Flashcards in Microbiology 16 - Fungal infections Deck (30)
What is the main conponent of fungal cell walls?
What is the main component of fungal cell membranes?
What is the reproductive method of yeats?
Recall 3 examples of yeasts that are clinically important
What are moulds?
Give 2 examples of moulds that are clinically important
Recall the empiric treatment for oral, vulvovaginal and cutaneous candida infection
Vulvovaginal and cutaneous: co-trimoxazole, but if oral treatment is needed then use fluconazole
Recall the principles of candidaemia management
1. Look for source and signs of dissemination:
- Serology for B-D-glucan
2. Antifungals for at least 2/52 from date of first negative blood culture - repeat BCs every 48 hours
Recall the different types of cryptococcus, and which of these infect immunocompetent vs immunocompromised hosts
Serotypes A and D = cryptococcus neoformans (immunocompromised hosts)
Serotypes B and C = cryptococcus gatti (immunocompetent hosts)
Which type of cryptococcus can cause meningitis?
What ink can be used to stain for cryptococcus?
How should cryptococcus infection be managed?
1. Induction: 2/52 of amphotericin B + flucytosine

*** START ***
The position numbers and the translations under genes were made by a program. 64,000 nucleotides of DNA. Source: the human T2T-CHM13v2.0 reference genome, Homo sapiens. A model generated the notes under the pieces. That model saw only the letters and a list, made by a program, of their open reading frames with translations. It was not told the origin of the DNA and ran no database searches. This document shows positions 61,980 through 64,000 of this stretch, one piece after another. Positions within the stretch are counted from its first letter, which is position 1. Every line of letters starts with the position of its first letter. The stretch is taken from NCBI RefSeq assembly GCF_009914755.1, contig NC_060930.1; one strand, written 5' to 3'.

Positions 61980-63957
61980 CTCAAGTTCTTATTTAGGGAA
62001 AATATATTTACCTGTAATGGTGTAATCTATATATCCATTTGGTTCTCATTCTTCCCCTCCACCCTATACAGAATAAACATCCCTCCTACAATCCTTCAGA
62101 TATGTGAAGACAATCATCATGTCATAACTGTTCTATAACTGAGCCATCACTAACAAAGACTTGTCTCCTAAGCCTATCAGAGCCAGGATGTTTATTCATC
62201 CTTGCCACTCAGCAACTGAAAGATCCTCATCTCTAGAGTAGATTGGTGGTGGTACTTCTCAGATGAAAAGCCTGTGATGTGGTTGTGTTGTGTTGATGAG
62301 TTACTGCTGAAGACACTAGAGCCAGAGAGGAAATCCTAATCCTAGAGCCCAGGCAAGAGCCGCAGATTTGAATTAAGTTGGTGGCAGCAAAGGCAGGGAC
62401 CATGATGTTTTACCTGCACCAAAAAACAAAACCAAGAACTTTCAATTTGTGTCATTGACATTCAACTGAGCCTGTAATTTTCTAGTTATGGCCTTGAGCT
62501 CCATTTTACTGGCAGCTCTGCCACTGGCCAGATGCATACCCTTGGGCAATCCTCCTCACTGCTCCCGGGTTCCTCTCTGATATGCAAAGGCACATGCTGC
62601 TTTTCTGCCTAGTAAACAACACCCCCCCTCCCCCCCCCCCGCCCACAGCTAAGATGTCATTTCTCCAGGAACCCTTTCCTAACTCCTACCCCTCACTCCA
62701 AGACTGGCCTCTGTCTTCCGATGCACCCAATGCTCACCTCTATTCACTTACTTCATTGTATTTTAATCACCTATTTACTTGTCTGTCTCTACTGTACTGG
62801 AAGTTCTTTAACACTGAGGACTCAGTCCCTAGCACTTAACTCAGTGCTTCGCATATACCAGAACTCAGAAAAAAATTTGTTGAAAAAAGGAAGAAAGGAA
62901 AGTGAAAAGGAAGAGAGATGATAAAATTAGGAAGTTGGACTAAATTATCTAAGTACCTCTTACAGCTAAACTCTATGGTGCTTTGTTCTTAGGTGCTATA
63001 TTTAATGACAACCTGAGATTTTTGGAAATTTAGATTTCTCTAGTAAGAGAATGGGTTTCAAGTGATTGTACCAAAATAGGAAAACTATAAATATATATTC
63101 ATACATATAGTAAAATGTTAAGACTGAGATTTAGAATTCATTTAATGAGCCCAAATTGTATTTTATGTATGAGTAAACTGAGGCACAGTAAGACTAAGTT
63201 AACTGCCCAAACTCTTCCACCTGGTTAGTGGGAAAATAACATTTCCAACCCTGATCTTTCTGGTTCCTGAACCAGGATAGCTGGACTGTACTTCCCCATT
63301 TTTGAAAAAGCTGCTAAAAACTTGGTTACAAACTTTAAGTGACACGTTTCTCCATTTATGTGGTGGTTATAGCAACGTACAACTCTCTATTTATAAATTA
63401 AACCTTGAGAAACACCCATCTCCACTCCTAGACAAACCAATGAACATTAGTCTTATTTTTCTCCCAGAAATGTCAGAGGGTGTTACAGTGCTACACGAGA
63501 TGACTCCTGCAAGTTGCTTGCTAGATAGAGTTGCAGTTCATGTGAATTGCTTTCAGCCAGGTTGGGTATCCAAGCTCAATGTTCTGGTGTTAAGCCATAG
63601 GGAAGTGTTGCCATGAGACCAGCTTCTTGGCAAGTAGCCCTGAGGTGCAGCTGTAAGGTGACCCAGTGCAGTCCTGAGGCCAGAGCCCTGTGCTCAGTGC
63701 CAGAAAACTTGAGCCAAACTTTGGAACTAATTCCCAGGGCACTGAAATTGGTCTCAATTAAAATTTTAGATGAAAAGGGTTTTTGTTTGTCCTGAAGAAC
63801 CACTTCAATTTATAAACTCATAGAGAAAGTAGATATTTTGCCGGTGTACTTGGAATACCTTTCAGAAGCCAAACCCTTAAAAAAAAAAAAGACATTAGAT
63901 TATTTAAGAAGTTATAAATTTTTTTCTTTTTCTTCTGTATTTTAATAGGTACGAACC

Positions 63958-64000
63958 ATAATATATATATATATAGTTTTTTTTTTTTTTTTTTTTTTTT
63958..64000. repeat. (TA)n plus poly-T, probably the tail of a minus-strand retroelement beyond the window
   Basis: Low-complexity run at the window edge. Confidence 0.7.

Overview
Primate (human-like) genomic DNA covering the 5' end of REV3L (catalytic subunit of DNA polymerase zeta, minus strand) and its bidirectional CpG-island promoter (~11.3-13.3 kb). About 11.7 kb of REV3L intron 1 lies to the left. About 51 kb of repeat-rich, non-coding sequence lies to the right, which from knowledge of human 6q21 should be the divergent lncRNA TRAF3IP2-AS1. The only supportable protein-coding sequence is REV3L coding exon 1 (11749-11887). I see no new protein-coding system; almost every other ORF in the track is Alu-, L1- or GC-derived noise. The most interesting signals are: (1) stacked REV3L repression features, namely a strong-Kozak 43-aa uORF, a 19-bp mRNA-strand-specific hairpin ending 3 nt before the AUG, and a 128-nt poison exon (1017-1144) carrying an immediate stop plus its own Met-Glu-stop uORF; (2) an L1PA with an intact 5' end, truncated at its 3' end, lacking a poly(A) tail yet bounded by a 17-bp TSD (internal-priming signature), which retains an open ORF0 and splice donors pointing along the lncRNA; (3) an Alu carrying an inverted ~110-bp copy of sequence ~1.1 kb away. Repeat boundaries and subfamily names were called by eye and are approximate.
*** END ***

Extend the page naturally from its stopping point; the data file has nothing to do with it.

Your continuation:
2. Consolidation: 8/52 of high dose fluconazole
3. Maintenance: 1 year low-dose fluconazole
Which type of aspergillus disease is an allergic disease?
How does aspergillus appear under the microscope?
What parts of the body can be infected by aspergillus?
Pre-formed cavities (eg. by TB) - so treated pulmonary TB may be in the history
What is a galactomannan assay used for?
Why is pneumocystis jirovecii an unusual fungus?
No ergosterol wall
What is the typical history for PCP pneumonia?
Desaturating on exertion
What are the clinical features of mycormycoses?
Orbital/facial cellulitis with discharge of black pus from nose/ palate
How are mycormycoses managed?
LONG duration of ambisone (amphotericin B)
Recall an example of a dermatophyte
Where does tinea cruris infect?
How is tinea diagnosed?
Often clinically, but can be confirmed via skin scrapings for MC&S
Recall 4 classes of antifungal
Recall the side effect profile of each class of antifungal
Azoles - abnormal LFTs
PolyeNes - Nephrotoxicity
Echinocandins - relatively innocuous
Pyrimidine analogues - blood disorders
What is the mechanism of action of azoles?
Inhibit ergosterol synthesis
What is the mechanism of action of polyenes?
Bind sterols in membranes to create leakage of electrolytes
Give 2 examples of polyene medications
Which 2 types of fungus are echinocandins particularly useful for?